Wolf likewise argues that the court did not have a sufficient basis for applying a sophisticated-means enhancement. Section 2B1.1(b)(10)(C) directs the sentencing court to increase the offense level by two levels if "the offense otherwise involved sophisticated means." The commentary to the Guideline provides examples warranting application of the sophisticated-means enhancement, including "[c]onduct such as hiding assets or transactions, or both, through the use of fictitious entities, corporate shells, or offshore financial accounts." U.S.S.G. § 2B1.1 cmt. n.9(B). As we previously observed, "[t]he enhancement requires some means of execution that separates the offense before us from the ordinary or generic." United States v. Jinwright, 683 F.3d 471, 486 (4th Cir. 2012) (examining identical "sophisticated means" enhancement under the tax fraud guideline). A defendant, however, "need not utilize the most complex means possible to conceal his fraudulent activities in order for the court to find that he used sophisticated means. . . . The court need only find the presence of efforts at concealment that go beyond (not necessarily far beyond) the concealment inherent in [the] fraud." Id. (internal quotation marks and alteration omitted).
Here, there was sufficient evidence for the district court to conclude that Wolf used a means of concealment that went beyond the concealment inherent in bank fraud. Wolf disguised the kickbacks to the straw buyers as payments to companies for work done on the property. In actuality, Wolf asked the buyers to identify a company name to use on the HUD-1 as the company receiving payment for services rendered, even though no work was ever performed. Wolf even ensured that fraudulent invoices purporting to reflect the nonexistent work were provided to the bank through the closing attorney. This conduct fits well within the guideline parameters for a sophisticated means enhancement. See, e.g., United States v. Huston, 744 F.3d 589, 592 (8th Cir. 2014) (concluding that sophisticated-means enhancement was appropriate where "the conspirators recruited straw buyers, obtained inflated appraisals, and created two entities to submit fraudulent billings and disburse loan proceeds to themselves and kickbacks to the buyers without arousing lender suspicion"). We conclude the district court did not clearly err in imposing a two-level sophisticated-means enhancement.
Finally, Wolf argues that there was an insufficient basis for applying a two-level enhancement for abuse of a position of trust. Under U.S.S.G. § 3B1.3, "[i]f the defendant abused a position of public or private trust, or used a special skill, in a manner that significantly facilitated the commission or concealment of the offense," then the sentencing court must increase defendant's offense level by two levels. "`Public or private trust' refers to a position of public or private trust characterized by professional or managerial discretion." U.S.S.G. § 3B1.3, cmt. n.1. "[T]he central purpose of § 3B1.3 is to penalize defendants who take advantage of a position that provides them with the freedom to commit a difficult-to-detect wrong." Brack, 651 F.3d at 393-94 (internal quotation marks and alterations omitted). "The abuse-of-trust enhancement accordingly applies when a victim's trust is based on the defendant's unique position, but not when trust is created in an arms-length commercial relationship. . . . Before imposing a § 3B1.3 enhancement, courts consequently look for evidence indicating a fiduciary or personal trust relationship exists between the victim and the defendant." Id. (internal quotations marks omitted).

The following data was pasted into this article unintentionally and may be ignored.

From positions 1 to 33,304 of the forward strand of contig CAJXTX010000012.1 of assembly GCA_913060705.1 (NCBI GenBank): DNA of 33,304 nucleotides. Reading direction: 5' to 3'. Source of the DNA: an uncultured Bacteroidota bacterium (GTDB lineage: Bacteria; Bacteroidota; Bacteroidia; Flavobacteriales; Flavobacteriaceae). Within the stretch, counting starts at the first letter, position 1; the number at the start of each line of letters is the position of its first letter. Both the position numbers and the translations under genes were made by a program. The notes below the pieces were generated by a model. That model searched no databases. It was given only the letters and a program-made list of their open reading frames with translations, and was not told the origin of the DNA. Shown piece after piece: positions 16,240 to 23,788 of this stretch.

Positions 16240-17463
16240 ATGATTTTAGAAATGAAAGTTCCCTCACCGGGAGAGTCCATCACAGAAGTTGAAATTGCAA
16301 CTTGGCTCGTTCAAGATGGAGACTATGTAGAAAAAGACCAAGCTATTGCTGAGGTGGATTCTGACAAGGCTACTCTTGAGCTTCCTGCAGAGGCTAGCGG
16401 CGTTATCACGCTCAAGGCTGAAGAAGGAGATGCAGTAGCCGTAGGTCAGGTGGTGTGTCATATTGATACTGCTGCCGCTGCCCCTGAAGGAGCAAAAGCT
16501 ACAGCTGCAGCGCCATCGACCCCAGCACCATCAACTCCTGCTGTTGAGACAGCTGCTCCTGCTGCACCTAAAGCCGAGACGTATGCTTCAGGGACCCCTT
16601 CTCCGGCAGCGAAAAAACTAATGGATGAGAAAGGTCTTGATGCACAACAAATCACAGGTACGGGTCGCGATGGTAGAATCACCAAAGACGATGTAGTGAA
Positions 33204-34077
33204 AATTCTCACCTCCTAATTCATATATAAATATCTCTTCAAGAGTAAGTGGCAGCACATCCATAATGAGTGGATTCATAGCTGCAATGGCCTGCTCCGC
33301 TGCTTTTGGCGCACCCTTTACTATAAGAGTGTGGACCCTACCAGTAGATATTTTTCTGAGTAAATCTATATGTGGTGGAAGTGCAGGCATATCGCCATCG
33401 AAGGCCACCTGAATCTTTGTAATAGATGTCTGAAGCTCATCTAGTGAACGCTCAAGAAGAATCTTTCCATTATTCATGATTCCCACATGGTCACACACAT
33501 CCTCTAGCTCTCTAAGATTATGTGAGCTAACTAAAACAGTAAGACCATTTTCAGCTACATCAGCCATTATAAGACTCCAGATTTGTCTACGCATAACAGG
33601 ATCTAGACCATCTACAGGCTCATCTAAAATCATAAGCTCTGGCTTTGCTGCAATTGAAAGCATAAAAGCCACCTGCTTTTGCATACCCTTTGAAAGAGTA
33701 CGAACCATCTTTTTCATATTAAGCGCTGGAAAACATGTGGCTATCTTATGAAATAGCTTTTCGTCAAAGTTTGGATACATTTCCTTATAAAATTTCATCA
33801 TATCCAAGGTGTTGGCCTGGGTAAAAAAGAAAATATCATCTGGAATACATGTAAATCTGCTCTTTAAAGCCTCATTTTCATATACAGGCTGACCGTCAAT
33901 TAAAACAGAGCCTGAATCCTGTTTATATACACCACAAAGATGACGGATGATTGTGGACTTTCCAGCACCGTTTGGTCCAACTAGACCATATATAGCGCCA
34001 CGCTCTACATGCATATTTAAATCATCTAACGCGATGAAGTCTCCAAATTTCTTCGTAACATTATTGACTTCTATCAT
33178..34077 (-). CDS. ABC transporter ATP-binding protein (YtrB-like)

However, "[f]or this adjustment to apply, the position of public or private trust must have contributed in some significant way to facilitating the commission or concealment of the offense (e.g., by making the detection of the offense or the defendant's responsibility for the offense more difficult)." U.S.S.G. § 3B1.3, cmt. n.1. A "position of public or private trust must . . . contribute in some significant way to facilitating the commission or concealment of the defendant's underlying crime." Brack, 651 F.3d at 393 (internal quotation marks and alteration omitted).
We have no difficulty concluding that Wolf's position as a licensed real estate broker contributed to the execution and cover-up of the bank fraud scheme. The more troublesome question is whether Wolf occupied a position of public or private trust. A real estate broker certainly has special or fiduciary obligations to the buyer, the seller, or both. See United States v. Akinkoye, 185 F.3d 192, 203-04 (4th Cir. 1999). Because we assess whether Wolf held a position of trust under § 3B1.3 from "the perspective of the victim," id., the question is whether Wolf, as a real estate broker, held "[s]omething . . . akin to a fiduciary function," United States v. Agyekum, 846 F.3d 744, 756 (4th Cir. 2017) (internal quotation marks omitted), with respect to the lenders.
In North Carolina, a real estate agent's duties extend beyond the principals they represent "to other parties (i.e., `third persons') with whom the agent deals in any real estate transaction." J.A. 1690. According to the North Carolina Real Estate Manual in effect in 2003, a real estate agent's duties to third persons include:
J.A. 1691. The Manual also touches on loan fraud, noting that North Carolina law prohibits real estate agents from making misrepresentations "to anyone involved in a real estate transaction, including a lender." J.A. 1696-97 (emphasis added). See N.C. Gen. Stat. § 93A-6(a)(1)&(10).
In light of these obligations, we conclude that Wolf's duties and responsibilities towards a lender in connection with a real estate transaction are akin to fiduciary duties. He used his knowledge and position as a real estate broker to assist the commission of bank fraud, as well as its concealment. Real estate agents owe a special duty of honesty and fair dealing to third parties, such that the lender and the agent have a trust relationship with respect to real estate transactions. Wolf abused his position of trust by engaging in the fraudulent conduct previously described in detail. Thus, we conclude that the district court properly applied the two-level enhancement for abuse of a position of trust.
For the foregoing reasons, Wolf's convictions and sentence are hereby affirmed.